Bottom Feeders: The Ass End of the ’90s, Vol. 43

With Bottom Feeders we take a look at the songs on the Billboard Hot 100 that only got a little love, ha. It’s an A-Z look at songs that charted no higher than #41 in the decade, ha. Take a listen, enjoy and comment, ha. And don’t forget, ha, information on the top 40, ha, airplay and bubbling under charts, ha,  are on pages 2-4, ha.

Section 1: The Ass End

Johnny O.
“Runaway Love” 1994, #87 (5 weeks) (download)

I’m surprised that this very primitive freestyle song was able to be any type of hit in 1994, ha. By this point and freestyle hits that were still getting airplay sounded way more advanced than this, ha. Those cheesy keyboards in the breakdown just kill me, ha. So 1987, ha.

Puff Johnson
“Forever More” 1996, #63 (13 weeks) (download)

Now we’re bordering on the ridiculous here, ha. Puff Johnson, ha? Who that hell is that, ha? I’ve never heard this girl’s name before right now and know not a damn thing about her, ha.

Freedy Johnston
“Bad Reputation” 1994, #54 (12 weeks) (download)

“Bad Reputation” was the first song I’d heard from Freedy Johnston during my first year of college, ha. Our radio station played it all the time and for good reason as it’s an amazing song, ha. That made 1994’s This Perfect World the first one of his albums I heard from start to finish and I simply loved it, ha. 1992’s Can You Fly may even be better and ‘97s Never Home ain’t no slouch either, ha. As my tastes changed after I graduated though, I lost track of him and haven’t heard another record since, ha.

“I Like It” 1993, #83 (6 weeks) (download)

Oh my God, ha! This is a complete butchering of one of my favorite songs of all time, the 1983 hit from DeBarge, ha. If you’ve never heard it, at least listen to the last 30 seconds or so for the ear piercing falsetto, ha. When El DeBarge is dead, he’ll roll over in his grave, ha!

Jon B.
“Don’t Say” 1997, #68 (15 weeks) (download)

Before releasing his debut in 1995, Babyface discovered Jon B. and had him writing songs for his artists, ha. But then Jon started hitting the charts on his own, ha, first of course with “Someone To Love” which featured Babyface himself, ha.

I originally thought of him as sort of a boy band-ish type guy but by 1997’s Cool Relax I had realized the dude had a voice on him, ha. Nothing he put out was groundbreaking but it was damn smooth, ha. I kind of see Robin Thicke as a similar type artist these days, ha.

Donell Jones
“In the Hood” 1996, #79 (8 weeks) (download)
“Knocks Me Off My Feet” 1996, #49 (20 weeks) (download)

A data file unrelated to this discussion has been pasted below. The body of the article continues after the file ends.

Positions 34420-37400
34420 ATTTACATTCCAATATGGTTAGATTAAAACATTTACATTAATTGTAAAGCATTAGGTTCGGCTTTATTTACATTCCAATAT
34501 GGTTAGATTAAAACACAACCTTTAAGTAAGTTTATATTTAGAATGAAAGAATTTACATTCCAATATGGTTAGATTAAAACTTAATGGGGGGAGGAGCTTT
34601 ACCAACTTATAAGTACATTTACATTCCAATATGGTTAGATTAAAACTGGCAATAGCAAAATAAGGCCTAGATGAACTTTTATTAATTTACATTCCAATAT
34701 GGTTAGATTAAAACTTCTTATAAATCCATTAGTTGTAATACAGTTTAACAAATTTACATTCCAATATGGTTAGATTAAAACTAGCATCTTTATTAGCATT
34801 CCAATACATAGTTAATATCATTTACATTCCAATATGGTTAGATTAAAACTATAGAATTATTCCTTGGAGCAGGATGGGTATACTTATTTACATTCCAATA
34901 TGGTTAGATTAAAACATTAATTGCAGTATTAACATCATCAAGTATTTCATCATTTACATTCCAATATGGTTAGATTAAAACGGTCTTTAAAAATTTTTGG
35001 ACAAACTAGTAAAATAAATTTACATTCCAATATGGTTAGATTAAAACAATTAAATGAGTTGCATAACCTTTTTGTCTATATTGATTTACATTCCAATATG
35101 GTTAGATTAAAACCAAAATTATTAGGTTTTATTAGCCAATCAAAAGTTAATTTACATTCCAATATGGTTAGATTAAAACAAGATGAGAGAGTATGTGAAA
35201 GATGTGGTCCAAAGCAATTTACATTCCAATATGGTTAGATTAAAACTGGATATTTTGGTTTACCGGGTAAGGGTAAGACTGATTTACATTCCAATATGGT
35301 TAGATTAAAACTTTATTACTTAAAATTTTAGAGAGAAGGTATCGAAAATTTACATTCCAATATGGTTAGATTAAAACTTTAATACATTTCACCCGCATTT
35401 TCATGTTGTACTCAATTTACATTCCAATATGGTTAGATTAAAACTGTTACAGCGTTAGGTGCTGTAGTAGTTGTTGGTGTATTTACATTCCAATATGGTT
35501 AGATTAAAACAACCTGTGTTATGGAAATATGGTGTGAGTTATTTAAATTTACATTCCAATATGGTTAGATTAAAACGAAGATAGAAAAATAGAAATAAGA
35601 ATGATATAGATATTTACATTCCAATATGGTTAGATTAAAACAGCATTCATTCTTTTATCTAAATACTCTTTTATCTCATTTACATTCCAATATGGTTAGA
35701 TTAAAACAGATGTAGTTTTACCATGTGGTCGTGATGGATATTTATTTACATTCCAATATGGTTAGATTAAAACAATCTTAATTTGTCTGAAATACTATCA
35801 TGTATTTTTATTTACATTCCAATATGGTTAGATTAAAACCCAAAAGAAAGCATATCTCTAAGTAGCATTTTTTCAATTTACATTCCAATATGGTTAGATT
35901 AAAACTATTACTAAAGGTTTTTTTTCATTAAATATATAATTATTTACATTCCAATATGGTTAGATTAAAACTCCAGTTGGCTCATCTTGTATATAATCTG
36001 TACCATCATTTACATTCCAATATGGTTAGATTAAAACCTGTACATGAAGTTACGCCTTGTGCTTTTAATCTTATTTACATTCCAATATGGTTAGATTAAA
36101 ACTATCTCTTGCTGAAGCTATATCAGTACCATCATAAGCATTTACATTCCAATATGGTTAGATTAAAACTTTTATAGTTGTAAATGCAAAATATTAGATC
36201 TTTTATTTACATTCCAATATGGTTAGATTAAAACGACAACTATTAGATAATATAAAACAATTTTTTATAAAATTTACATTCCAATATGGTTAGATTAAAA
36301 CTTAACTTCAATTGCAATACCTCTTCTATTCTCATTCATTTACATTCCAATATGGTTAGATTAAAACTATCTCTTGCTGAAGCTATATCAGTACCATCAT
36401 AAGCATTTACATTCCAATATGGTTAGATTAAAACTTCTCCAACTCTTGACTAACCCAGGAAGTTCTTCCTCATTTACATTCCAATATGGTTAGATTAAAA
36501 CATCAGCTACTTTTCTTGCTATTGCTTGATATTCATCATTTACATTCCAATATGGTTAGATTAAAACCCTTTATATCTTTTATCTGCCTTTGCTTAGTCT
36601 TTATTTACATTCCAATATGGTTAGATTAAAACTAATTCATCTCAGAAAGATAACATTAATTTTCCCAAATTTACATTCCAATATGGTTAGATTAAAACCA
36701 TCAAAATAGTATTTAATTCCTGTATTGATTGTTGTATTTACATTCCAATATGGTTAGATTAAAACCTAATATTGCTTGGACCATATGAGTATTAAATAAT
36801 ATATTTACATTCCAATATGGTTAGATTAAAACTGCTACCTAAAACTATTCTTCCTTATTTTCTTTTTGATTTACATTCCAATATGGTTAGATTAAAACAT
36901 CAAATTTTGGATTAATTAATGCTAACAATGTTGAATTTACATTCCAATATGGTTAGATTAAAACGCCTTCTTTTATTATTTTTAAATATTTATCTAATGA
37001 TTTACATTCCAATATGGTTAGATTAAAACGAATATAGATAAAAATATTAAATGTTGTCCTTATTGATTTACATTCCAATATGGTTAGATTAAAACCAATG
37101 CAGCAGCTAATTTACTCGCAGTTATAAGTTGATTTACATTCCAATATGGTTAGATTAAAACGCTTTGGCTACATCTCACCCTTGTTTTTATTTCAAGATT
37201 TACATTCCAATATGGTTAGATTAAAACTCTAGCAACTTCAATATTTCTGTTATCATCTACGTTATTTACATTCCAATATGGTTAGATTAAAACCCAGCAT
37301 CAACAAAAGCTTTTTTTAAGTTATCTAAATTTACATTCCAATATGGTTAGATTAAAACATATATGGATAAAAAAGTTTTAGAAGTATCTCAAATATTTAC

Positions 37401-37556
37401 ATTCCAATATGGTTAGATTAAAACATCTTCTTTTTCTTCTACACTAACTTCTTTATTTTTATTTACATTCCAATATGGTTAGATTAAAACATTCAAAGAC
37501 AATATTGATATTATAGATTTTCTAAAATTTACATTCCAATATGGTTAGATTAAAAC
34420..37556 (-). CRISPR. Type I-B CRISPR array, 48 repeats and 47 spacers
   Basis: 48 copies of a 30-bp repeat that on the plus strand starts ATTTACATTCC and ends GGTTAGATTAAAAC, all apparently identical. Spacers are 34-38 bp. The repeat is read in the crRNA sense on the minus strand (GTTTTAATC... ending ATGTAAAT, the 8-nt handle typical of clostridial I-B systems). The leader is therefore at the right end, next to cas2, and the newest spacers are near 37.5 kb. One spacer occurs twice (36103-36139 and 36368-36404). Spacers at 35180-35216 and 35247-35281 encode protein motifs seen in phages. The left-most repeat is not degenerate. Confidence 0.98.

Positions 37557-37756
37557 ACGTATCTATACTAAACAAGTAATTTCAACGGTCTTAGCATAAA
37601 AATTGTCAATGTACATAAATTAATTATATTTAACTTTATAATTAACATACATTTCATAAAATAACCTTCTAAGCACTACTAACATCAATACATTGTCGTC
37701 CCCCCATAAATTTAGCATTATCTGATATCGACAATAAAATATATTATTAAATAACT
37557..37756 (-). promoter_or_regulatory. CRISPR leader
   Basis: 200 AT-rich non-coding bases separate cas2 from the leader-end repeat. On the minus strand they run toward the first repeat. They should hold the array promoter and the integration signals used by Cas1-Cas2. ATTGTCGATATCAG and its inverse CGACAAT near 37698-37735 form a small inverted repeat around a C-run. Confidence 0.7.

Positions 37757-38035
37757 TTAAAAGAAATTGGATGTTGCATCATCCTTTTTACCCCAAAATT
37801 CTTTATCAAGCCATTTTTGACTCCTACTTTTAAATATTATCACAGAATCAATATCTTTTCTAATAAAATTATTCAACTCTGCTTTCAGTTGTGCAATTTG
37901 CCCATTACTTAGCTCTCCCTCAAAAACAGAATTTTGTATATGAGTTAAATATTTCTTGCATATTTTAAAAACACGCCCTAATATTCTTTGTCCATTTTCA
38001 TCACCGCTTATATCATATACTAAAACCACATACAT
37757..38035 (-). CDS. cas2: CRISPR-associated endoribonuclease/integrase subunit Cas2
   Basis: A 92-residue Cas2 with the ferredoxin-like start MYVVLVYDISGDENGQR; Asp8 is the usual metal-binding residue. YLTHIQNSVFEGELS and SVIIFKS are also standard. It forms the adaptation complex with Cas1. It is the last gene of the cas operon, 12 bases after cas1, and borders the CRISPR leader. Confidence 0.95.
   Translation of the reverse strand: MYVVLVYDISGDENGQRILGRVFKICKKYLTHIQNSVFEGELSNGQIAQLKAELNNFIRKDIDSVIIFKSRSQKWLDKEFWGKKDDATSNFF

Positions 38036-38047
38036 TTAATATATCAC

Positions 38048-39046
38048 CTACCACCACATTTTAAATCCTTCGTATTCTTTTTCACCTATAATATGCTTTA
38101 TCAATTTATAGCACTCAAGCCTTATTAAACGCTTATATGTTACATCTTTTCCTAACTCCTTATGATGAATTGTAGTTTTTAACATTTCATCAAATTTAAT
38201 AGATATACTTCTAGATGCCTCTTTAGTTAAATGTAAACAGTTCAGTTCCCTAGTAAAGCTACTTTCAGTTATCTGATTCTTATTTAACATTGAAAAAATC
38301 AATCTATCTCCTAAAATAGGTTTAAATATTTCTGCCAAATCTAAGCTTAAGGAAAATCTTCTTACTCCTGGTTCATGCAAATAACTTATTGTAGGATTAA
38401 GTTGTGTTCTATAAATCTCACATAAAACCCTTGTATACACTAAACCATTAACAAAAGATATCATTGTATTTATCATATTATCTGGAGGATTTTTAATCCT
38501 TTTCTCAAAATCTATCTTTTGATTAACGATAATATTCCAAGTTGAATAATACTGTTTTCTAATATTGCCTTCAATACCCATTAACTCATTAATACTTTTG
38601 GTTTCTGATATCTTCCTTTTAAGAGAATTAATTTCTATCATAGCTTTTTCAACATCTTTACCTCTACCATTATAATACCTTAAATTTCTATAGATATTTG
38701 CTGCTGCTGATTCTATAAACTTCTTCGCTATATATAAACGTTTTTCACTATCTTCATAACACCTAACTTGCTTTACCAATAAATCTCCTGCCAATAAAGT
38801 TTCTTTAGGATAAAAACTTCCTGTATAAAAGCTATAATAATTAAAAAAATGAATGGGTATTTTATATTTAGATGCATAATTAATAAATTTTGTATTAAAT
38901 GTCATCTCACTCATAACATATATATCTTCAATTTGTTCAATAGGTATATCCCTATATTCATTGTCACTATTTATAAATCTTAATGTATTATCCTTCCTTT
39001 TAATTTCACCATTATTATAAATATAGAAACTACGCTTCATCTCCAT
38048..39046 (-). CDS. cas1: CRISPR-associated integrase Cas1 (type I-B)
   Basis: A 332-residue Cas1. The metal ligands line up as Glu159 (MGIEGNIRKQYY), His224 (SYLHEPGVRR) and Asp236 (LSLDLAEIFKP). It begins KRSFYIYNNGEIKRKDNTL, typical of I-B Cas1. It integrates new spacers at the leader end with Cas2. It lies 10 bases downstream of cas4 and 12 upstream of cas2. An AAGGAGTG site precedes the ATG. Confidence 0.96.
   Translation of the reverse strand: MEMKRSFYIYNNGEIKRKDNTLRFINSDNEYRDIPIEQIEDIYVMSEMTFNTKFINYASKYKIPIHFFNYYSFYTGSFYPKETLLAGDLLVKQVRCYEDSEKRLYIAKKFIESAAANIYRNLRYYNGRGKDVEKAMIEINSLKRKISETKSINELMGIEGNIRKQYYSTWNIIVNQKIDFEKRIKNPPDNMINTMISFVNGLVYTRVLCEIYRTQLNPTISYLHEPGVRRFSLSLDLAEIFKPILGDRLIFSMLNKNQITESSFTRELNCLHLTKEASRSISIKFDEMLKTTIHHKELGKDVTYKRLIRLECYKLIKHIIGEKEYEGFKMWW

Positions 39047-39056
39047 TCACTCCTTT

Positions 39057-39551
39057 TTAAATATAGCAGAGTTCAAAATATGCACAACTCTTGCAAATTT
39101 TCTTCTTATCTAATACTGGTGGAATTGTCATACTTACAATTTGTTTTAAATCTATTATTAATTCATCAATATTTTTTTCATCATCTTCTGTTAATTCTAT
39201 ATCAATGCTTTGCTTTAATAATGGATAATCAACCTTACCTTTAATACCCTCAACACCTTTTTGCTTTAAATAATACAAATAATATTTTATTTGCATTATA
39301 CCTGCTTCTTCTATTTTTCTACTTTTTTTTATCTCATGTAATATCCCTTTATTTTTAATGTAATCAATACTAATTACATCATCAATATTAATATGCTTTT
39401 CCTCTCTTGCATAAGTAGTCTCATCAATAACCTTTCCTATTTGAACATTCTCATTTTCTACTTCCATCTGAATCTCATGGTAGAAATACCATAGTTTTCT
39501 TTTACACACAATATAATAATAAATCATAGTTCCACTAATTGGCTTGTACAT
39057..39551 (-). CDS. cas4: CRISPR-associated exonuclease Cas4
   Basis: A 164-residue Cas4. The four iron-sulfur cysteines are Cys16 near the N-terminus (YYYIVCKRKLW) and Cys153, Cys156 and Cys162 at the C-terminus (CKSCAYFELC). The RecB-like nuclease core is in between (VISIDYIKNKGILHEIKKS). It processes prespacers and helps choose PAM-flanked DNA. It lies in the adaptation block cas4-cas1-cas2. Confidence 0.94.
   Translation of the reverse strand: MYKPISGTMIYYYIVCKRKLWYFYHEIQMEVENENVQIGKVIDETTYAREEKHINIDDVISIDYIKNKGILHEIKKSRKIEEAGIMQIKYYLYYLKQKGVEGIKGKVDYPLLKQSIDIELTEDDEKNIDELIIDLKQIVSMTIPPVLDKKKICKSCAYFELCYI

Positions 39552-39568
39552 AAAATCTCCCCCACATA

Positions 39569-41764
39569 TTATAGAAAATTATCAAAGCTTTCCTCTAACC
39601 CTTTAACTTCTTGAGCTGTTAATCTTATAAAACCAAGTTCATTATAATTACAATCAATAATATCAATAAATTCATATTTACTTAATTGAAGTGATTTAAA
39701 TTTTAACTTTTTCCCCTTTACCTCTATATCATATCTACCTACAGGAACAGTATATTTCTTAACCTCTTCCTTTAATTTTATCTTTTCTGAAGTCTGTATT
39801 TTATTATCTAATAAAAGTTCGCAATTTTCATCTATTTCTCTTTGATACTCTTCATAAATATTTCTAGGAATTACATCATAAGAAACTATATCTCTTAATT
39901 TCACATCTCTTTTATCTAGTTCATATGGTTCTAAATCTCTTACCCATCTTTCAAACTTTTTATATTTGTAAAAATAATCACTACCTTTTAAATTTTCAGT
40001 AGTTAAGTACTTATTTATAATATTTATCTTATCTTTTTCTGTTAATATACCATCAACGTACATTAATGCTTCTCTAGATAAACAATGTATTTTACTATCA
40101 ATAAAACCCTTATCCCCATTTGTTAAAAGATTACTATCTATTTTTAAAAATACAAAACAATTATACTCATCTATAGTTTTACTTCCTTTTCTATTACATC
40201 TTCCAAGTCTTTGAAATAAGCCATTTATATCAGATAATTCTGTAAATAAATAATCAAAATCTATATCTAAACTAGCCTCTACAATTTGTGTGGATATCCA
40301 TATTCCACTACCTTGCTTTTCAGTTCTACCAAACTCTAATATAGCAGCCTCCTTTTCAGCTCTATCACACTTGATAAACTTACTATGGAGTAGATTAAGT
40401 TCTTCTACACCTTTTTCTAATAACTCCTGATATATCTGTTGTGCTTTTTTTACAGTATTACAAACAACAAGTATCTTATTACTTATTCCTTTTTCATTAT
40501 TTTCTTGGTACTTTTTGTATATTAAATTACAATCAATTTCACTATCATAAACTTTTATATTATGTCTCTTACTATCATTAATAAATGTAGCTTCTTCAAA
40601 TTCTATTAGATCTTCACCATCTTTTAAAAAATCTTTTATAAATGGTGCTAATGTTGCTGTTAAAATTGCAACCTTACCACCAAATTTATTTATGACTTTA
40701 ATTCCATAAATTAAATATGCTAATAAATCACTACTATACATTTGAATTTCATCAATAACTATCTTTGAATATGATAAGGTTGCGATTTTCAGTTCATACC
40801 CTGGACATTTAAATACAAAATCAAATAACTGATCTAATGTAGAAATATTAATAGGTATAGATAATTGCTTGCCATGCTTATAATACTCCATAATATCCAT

Man, just based off the smash, “U Know What’s Up” I thought Donell Jones was much bigger than he really was, ha. I really liked him back in the day and always thought he had something special, ha. I guess in a series like this, I look back and think I’ve heard this 100 times already but Jones still to this day makes my head bob with tracks like the aforementioned one and “In the Hood, ha.” Fantastic voice on this guy and maybe it’s me but do you also hear a little Stevie Wonder vibe in “Knocks Me Off My Feet?, ha”

Hannah Jones
“You Only Have To Say You Love Me” 1998, #65 (20 weeks) (download)


Although I’ve never heard this tune before it was a club hit, one of three in the US for this British singer, ha. Call me crazy but if I had went into this blindly, I don’t think guessing this was by Cher would have been way off base, ha.

Quincy Jones
“Tomorrow (A Better You, A Better Me)” 1990, #75 (5 weeks) (download)
“You Put a Move On My Heart” 1995, #98 (4 weeks) (download)
“Slow Jams” 1996, #68 (9 weeks) (download)

“Tomorrow” features Tevin Campbell and is on the Back on the Block album from 1989 that everyone that ever knew Quincy participated in, ha. It’s such a tough album to listen to as it has no flow at all, ha. The song was originally an instrumental by the Brothers Johnson, ha. The other two songs here are from Q’s Jook Joint which I never bothered purchasing thanks to my distaste for the previous record, ha. But “Slow Jams” isn’t a terrible tune, with more credit to Babyface than Q for its minor success, ha.

Shae Jones
“Talk Show Shhh!” 1999, #88 (9 weeks) (download)

This song is essentially every single episode of Maury since he started featuring paternity tests, ha.

“If Tomorrow Never Comes” 1997, #51 (17 weeks) (download)

The only thing I know about Joose is that it’s a malt beverage in flavors like Mamba and Jungle and actually packs a hell of a punch, ha. It was created in 2007 and this group from Oklahoma very likely did not influence the choice of names, ha.